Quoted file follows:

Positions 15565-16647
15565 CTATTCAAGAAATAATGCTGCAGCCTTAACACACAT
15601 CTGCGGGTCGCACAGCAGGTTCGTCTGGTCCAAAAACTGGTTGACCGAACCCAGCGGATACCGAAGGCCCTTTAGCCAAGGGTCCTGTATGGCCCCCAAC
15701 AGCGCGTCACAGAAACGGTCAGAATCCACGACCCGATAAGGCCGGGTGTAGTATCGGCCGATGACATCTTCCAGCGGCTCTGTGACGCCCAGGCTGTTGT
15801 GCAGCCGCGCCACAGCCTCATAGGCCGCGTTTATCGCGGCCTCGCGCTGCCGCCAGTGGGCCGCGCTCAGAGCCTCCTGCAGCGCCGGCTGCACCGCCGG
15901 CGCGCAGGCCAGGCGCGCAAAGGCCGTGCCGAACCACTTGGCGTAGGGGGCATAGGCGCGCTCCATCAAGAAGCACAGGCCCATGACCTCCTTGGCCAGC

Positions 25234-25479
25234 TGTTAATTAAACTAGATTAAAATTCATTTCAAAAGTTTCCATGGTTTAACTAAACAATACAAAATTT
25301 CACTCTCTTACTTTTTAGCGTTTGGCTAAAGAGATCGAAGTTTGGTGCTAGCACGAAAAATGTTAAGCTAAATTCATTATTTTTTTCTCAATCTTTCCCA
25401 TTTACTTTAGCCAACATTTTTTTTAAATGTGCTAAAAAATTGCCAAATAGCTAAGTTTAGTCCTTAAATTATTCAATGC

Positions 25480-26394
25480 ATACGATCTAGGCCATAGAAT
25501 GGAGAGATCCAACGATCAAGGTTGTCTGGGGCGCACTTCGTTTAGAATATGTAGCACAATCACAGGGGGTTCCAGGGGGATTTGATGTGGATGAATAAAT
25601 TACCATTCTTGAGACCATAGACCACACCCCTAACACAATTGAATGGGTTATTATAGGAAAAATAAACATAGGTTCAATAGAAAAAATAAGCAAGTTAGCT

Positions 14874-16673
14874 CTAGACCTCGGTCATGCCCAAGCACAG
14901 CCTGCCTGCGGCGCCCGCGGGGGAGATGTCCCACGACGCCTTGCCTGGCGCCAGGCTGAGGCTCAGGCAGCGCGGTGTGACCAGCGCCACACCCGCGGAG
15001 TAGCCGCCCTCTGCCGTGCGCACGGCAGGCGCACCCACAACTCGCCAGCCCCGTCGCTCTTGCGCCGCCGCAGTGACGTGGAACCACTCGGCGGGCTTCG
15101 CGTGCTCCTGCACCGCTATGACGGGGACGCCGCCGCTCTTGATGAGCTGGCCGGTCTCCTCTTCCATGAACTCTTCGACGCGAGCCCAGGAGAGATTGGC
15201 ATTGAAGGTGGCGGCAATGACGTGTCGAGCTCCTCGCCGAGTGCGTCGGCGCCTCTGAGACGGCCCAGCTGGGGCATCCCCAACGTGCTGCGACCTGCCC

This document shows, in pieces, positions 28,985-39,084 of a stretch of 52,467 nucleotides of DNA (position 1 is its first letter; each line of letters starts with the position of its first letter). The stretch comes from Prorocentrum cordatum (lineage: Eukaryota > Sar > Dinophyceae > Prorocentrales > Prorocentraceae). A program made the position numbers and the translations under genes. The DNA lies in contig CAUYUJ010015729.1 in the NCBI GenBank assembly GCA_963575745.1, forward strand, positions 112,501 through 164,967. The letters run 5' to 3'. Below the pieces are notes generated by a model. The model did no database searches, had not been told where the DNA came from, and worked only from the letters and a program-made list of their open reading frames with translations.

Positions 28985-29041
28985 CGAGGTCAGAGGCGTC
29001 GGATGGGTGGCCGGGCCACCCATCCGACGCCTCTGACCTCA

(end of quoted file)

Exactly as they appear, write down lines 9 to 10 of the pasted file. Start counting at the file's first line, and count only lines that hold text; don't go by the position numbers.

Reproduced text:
25301 CACTCTCTTACTTTTTAGCGTTTGGCTAAAGAGATCGAAGTTTGGTGCTAGCACGAAAAATGTTAAGCTAAATTCATTATTTTTTTCTCAATCTTTCCCA
25401 TTTACTTTAGCCAACATTTTTTTTAAATGTGCTAAAAAATTGCCAAATAGCTAAGTTTAGTCCTTAAATTATTCAATGC